The Upstate Conservative Coalition has had its fair share of local luminaries speak at its monthly events. There was state Sen. Kathy Marchione, R-Halfmoon, and U.S. Rep. Chris Gibson, R-Kinderhook. There were lots of candidates running for elected office hoping to score an endorsement, and once even 2010 Republican gubernatorial candidate Carl Paladino showed up to speak.
On Tuesday, the Saratoga Springs-based conservative group added its most interesting visitor yet to the list.
The infamous G. Gordon Liddy, the man who organized the Watergate burglaries in 1972 and served 4 1/2 years in prison for it, shared his thoughts on all things political with about 75 local conservatives Tuesday night.
“Part of our mission is education,” said UCC organizer Ben Potiker, “so we’re always looking for people of Mr. Liddy’s stature — we just don’t usually get them. But whether they’re from the left or the right or in between, we’re constantly trying to get more of a historical perspective on different issues.”
Liddy, now 82 and his trademark black mustache turned gray, spoke on everything from the shortfalls of the public education system and welfare programs to immigration reform and a flailing Republican Party. Perhaps most interesting was his comparison of the Watergate scandal to the domino-like revelation of scandals over the past year under the Obama administration.
“What’s going on now is highly destructive,” he said to the crowd inside the Saratoga VFW post. “What most people don’t realize, because the press was so heavily invested in telling a story, is that Watergate was about a call girl ring. It’s one of the oldest problems in the book.”
Liddy, of course, played a key role in kicking off the Watergate scandal with the 1972 break-in at the Democratic National Committee headquarters in Washington, D.C. The Nixon administration’s attempt to conceal its own involvement in the caper eventually led to Richard Nixon’s resignation two years later and Liddy’s own incarceration.
But Liddy is also known for his other escapades. He worked for 20 years as a radio talk show host for Radio America. He frequently appeared as a guest on Fox News and has even acted in several films, television shows and commercials.
He put his right wing chops on display Tuesday and offered up a few jokes along the way.
“When I grew up, shortly after the Civil War, my parents and their parents were the beneficiaries of a group of brilliant people who were masters of the English language, masters of philosophy, and they created in our Constitution the finest government the world had ever seen,” he said. “Barack Obama doesn’t like it. He has contempt for our constitution. Notice that everything he wants to do, whether it’s constitutional or not, he just issues an executive order and a compliant press corps says, ‘OK, you can do that,’ and off they go.”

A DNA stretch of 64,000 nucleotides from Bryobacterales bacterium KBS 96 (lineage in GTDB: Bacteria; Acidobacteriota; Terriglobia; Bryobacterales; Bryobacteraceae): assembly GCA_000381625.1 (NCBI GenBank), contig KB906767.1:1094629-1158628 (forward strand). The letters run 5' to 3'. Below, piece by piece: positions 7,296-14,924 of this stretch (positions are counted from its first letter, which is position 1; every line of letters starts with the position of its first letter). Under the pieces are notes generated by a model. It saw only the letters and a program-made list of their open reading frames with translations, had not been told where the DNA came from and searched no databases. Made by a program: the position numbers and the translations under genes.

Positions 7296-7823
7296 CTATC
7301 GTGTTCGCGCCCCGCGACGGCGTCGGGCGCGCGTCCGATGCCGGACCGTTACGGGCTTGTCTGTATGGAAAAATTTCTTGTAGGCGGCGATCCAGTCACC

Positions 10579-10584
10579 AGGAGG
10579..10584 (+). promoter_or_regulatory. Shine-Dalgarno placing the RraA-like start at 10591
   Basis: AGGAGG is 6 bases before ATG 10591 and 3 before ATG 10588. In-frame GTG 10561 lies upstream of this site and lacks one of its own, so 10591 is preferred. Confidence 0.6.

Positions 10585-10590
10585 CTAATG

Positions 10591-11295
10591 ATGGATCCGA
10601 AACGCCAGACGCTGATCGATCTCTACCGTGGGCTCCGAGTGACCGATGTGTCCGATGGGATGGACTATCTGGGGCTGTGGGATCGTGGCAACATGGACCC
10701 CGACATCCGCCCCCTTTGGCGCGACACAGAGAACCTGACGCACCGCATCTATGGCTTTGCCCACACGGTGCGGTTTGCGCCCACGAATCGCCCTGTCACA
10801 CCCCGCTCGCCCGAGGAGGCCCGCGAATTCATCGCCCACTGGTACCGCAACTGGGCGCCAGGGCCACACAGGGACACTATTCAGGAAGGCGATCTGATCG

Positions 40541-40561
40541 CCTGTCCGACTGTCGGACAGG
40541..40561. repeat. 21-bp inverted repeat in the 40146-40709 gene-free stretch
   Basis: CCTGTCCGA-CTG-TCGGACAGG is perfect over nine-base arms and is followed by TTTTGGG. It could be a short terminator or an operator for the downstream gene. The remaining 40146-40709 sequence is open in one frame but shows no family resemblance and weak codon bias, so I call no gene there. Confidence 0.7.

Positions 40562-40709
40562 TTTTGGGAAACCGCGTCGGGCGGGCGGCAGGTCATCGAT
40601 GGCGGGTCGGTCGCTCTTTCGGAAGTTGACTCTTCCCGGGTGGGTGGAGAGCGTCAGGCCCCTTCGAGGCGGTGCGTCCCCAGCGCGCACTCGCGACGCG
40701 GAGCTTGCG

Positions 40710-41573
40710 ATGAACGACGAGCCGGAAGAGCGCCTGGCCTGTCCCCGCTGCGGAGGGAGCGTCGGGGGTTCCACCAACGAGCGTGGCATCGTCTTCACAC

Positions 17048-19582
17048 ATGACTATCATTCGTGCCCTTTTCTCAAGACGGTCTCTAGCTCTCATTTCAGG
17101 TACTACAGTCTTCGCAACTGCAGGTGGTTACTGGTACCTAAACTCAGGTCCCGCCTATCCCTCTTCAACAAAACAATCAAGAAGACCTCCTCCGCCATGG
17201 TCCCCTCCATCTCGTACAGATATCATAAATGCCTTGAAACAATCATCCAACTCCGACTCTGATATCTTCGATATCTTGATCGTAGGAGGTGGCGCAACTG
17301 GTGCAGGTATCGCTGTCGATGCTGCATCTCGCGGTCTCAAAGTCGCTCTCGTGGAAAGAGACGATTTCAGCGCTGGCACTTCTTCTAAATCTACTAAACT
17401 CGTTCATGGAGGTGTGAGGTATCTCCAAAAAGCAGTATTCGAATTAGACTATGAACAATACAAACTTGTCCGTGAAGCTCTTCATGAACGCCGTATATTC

For about an hour, Liddy answered questions from the audience. He lamented the current state of public education for “all this propaganda” it teaches children. He warned that a weakening of the country’s armed forces would be no good in the face of “growing threats” from China and Iran and said the Democratic Party’s big advantages are its organizational skills and “a bunch of 15-year-olds who know how to use social media.”
Some members of the audience wanted to know if he thought the United States of America as they knew it was done for.
“Yes,” cried several audience members, before Liddy boomed over the microphone a firm “no.”
Today’s Republican Party is split, admitted Liddy. There are the institutional Republicans, he said, but then there are the groups like the Upstate Conservative Coalition, he said, who work to create change from the ground up.
“These so-called tea party groups,” he said, getting cut off with a round of applause from the crowd, “they’re doing it the right way. They’re starting right here in this room. They’re starting with the lesser offices and working their way up. And boy, have you been frightening Washington. Keep it up.”